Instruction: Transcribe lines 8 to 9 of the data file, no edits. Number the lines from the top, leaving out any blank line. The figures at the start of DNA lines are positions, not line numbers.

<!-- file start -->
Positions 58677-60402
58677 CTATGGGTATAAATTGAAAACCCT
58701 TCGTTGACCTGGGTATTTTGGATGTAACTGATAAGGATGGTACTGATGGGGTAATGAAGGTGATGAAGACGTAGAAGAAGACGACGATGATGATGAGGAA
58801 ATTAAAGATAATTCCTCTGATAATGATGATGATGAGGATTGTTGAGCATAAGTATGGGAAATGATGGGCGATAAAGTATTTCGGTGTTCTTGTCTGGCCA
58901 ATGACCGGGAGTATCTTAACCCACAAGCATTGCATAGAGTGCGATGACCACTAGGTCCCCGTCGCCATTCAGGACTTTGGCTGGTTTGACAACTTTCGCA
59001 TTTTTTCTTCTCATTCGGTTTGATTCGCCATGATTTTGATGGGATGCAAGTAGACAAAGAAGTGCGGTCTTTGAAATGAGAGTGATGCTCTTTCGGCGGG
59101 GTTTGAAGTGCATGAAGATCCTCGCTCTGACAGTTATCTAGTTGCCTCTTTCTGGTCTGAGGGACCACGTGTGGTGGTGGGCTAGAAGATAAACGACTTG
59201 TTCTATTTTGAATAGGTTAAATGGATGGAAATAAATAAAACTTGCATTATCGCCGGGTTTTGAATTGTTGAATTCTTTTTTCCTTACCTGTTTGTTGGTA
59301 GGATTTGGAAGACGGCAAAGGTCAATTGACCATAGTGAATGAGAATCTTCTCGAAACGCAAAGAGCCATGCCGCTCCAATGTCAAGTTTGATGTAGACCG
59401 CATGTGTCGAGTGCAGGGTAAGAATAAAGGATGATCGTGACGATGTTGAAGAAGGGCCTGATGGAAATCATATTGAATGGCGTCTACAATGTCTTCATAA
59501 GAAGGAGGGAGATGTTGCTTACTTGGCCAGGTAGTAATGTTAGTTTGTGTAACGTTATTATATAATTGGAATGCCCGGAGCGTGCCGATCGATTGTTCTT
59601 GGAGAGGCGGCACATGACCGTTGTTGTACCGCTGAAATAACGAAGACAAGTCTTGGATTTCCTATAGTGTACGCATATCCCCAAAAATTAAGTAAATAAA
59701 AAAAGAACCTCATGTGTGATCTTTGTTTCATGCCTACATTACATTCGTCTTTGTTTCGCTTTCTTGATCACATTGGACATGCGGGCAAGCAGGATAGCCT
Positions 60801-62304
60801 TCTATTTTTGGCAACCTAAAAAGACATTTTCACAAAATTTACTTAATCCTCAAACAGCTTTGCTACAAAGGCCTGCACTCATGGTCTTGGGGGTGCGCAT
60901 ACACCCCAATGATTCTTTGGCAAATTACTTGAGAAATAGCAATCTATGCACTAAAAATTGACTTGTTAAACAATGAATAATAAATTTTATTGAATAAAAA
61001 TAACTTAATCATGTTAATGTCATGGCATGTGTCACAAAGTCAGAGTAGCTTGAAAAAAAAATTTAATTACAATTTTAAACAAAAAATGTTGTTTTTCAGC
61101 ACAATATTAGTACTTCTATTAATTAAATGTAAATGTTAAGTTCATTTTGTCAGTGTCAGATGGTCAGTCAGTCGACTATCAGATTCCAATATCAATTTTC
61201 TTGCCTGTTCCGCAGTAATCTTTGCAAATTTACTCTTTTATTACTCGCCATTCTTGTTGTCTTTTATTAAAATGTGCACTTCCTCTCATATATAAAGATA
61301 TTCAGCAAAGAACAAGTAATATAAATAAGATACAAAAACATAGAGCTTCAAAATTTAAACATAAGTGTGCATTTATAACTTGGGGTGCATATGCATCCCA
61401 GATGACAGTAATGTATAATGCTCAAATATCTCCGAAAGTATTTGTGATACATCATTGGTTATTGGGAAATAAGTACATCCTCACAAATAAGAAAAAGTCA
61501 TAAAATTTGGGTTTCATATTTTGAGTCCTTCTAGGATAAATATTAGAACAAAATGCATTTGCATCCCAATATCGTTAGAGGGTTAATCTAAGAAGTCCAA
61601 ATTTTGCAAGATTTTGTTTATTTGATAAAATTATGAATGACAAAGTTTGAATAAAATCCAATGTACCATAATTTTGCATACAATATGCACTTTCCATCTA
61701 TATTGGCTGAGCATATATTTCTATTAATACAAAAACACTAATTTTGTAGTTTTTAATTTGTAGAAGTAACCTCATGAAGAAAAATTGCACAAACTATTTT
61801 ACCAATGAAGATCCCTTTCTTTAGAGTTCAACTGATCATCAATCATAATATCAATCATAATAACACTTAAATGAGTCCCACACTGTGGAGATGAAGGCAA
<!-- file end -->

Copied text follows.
59201 TTCTATTTTGAATAGGTTAAATGGATGGAAATAAATAAAACTTGCATTATCGCCGGGTTTTGAATTGTTGAATTCTTTTTTCCTTACCTGTTTGTTGGTA
59301 GGATTTGGAAGACGGCAAAGGTCAATTGACCATAGTGAATGAGAATCTTCTCGAAACGCAAAGAGCCATGCCGCTCCAATGTCAAGTTTGATGTAGACCG